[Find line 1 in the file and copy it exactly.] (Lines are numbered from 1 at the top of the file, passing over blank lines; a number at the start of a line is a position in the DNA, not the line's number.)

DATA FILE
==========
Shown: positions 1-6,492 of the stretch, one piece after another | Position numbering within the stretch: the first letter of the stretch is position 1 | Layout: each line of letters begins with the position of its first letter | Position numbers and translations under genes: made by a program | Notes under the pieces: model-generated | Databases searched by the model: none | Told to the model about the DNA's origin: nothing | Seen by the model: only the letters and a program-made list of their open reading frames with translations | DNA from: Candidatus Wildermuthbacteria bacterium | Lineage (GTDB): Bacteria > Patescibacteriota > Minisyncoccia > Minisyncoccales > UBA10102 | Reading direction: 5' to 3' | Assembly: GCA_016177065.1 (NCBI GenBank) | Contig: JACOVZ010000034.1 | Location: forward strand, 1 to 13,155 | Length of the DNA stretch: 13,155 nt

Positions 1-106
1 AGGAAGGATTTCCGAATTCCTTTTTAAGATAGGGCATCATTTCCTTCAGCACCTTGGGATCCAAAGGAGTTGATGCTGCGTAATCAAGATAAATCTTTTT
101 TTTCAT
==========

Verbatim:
Shown: positions 1-6,492 of the stretch, one piece after another | Position numbering within the stretch: the first letter of the stretch is position 1 | Layout: each line of letters begins with the position of its first letter | Position numbers and translations under genes: made by a program | Notes under the pieces: model-generated | Databases searched by the model: none | Told to the model about the DNA's origin: nothing | Seen by the model: only the letters and a program-made list of their open reading frames with translations | DNA from: Candidatus Wildermuthbacteria bacterium | Lineage (GTDB): Bacteria > Patescibacteriota > Minisyncoccia > Minisyncoccales > UBA10102 | Reading direction: 5' to 3' | Assembly: GCA_016177065.1 (NCBI GenBank) | Contig: JACOVZ010000034.1 | Location: forward strand, 1 to 13,155 | Length of the DNA stretch: 13,155 nt